Oil prices mixed as producers release more supply in the market

US crude stocks rose by 5.8 million barrels last week, compared with a forecast of a decline of 3.6 million barrels. (Reuters)
Updated 19 July 2018
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Oil prices mixed as producers release more supply in the market

  • The US Energy Information Administration also reported US oil production reached a record 11 million barrels per day
  • US crude stocks rose by 5.8 million barrels last week, compared with a forecast of a decline of 3.6 million barrels

TOKYO: Oil prices were mixed on Thursday as the market struggled to digest signs of strong gasoline demand in the US, the world’s biggest consumer of the fuel, with a statement from oil producers that they are putting more crude on the market.
Brent crude futures fell 11 cents, or 0.2 percent, to $72.79 a barrel at 0401 GMT. West Texas Intermediate (WTI) crude futures climbed 6 cents, or 0.1 percent, to $68.82.
Both benchmarks rose by 1 percent on Wednesday after inventory data from the US Energy Information Administration reported on Wednesday US gasoline stockpiles fell along with supplies of distillate fuels. Motor fuel demand also rose from the week before and was up from a year earlier.
However, the EIA also reported US oil production reached a record 11 million barrels per day (bpd). The US has added nearly 1 million bpd in production since November, thanks to rapid increases in shale drilling.
Also, a meeting of members of the Organization of the Petroleum Exporting Countries (OPEC) and non-OPEC producer monitoring their supply pact reported on Wednesday that compliance with the agreement has declined, meaning more oil is available to the market.
The bullish tone sparked by the gasoline data is unlikely to last, said Stephen Innes, head of trading APAC at brokerage OANDA.
“President Trump is doing everything in his power to lower gasoline prices,” he said.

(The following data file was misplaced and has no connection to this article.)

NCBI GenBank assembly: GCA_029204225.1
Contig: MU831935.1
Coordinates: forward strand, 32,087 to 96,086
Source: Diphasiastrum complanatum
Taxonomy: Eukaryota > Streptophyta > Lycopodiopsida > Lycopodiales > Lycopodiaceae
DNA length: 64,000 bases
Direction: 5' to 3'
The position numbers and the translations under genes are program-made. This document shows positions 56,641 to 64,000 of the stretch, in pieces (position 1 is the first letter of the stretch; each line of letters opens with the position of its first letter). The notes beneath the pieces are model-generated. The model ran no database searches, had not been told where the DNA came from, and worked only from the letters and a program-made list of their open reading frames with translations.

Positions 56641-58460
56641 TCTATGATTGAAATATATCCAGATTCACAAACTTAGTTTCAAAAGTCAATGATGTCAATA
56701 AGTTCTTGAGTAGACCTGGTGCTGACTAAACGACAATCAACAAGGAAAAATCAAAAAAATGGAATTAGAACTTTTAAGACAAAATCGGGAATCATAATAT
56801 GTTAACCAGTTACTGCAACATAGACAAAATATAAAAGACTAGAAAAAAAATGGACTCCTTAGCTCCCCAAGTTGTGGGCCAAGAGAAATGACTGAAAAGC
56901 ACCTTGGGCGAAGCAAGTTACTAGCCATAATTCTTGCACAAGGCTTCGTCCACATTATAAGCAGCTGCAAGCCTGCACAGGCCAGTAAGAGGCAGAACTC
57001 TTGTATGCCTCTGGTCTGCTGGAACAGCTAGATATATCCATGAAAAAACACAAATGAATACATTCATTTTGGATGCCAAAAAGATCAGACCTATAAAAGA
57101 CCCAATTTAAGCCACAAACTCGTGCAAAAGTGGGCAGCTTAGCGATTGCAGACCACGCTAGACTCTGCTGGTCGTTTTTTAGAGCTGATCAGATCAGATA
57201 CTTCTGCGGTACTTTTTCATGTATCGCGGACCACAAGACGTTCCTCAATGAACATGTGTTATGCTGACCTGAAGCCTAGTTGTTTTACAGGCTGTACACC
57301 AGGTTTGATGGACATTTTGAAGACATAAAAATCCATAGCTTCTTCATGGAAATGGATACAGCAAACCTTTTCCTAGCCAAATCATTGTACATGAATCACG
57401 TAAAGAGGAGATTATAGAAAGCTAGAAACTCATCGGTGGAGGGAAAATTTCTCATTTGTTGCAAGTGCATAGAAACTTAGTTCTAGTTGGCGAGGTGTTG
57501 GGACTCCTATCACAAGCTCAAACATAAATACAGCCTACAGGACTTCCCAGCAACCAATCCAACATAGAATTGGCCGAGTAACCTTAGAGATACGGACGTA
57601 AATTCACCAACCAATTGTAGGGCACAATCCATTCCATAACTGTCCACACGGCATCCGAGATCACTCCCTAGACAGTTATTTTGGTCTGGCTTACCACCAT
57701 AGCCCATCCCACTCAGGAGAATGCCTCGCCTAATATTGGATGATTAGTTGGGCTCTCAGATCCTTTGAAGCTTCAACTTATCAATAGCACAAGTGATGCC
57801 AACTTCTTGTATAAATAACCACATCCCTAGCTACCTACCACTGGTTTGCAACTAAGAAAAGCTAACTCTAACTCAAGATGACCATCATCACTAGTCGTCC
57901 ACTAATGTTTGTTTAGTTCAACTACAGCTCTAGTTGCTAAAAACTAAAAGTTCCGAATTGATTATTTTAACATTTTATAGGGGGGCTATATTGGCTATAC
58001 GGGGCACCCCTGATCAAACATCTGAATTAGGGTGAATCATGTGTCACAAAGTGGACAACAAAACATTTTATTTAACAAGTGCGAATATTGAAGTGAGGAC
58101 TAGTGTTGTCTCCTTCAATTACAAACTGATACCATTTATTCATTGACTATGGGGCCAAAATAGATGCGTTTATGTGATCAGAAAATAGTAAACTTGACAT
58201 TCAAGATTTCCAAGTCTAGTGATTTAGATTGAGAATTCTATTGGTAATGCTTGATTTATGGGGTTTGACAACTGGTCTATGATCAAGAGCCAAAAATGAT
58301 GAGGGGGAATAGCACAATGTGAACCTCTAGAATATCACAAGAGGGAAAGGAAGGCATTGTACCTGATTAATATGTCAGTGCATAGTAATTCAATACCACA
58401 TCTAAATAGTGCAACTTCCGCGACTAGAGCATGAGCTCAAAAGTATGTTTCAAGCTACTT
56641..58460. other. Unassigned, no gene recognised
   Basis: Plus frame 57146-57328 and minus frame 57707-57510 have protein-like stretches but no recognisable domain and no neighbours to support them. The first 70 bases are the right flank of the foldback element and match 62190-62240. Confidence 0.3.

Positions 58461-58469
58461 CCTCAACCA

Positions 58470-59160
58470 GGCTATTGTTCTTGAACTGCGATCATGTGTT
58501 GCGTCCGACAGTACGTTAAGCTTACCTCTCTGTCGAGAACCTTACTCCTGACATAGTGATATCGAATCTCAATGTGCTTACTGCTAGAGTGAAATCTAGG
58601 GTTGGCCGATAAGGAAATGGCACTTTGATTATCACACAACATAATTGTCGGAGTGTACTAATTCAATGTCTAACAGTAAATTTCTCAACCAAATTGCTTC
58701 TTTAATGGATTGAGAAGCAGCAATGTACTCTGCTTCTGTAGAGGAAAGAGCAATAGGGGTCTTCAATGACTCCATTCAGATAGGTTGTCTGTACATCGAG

“With Russia quick to offer the President a supply olive branch and Saudi Arabia mainly in his back pocket when it comes to increasing their supply, its challenging to see (the) gasoline numbers turning the bearish market’s tide,” he said.
Gasoline inventories fell by 3.2 million barrels last week, while distillate stockpiles, which include diesel and heating oil, dropped by 371,000 barrels, the EIA said on Wednesday.
A Reuters poll taken before the data release had forecast that gasoline stocks would be unchanged and distillate stockpiles would show a build of around 900,000 barrels.
A sharp jump in crude oil inventories in the US also added to the bearish tone in the market.
US crude stocks rose by 5.8 million barrels last week, compared with a forecast of a decline of 3.6 million barrels.
Oil markets have fallen over the last week as Saudi Arabia and other members OPEC member and Russia have increased production and as some supply disruptions have eased.
OPEC and non-OPEC’s compliance with oil output curbs has declined to around 120 percent in June from 147 percent in May, two sources familiar with the matter told Reuters on Wednesday.


Iran anti-money laundering law faces challenge as deadline looms

Updated 18 August 2018
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Iran anti-money laundering law faces challenge as deadline looms

  • Iran has been trying to implement standards set by the Financial Action Task Force
  • Foreign businesses say legislation that includes FATF guidelines is essential if they are to increase investment

DUBAI: A top Iranian constitutional body has demanded changes to anti-money laundering measures passed by parliament, state-run media said on Saturday, as Tehran nears a deadline to pass legislation to help it attract investment while facing USsanctions.
Iran has been trying to implement standards set by the Financial Action Task Force (FATF), an inter-governmental organization which underpins regimes combatting money laundering and terrorist financing. It hopes it will be removed from a blacklist that makes some foreign investors reluctant to deal with it.
In June, FATF said Iran had until October to complete the reforms or face consequences that could further deter investors from the country, which has already been hit by the return of US sanctions. {nL5N1UY39D]
Hard-liners in parliament have opposed legislation aimed at moving toward compliance with FATF standards, arguing it could hamper Iranian financial support for allies such as Lebanon’s Hezbollah, which the United States has classified as a terrorist organization.
The Guardian Council, which vets legislation passed by parliament for compliance with the constitution, objected to four items in the anti-money laundering amendments and returned the measure to parliament, spokesman Abbas Ali Kadkhodaei was quoted by the judiciary’s news agency Mizan as saying.
Kadkhodaei did not give details of the four items, according to Mizan.
Earlier this month, the Guardian Council approved legal amendments on combating the funding of terrorism.
Supreme Leader Ayatollah Ali Khamenei said in June parliament should pass legislation to combat money laundering according to its own criteria.
Foreign businesses say legislation that includes FATF guidelines is essential if they are to increase investment.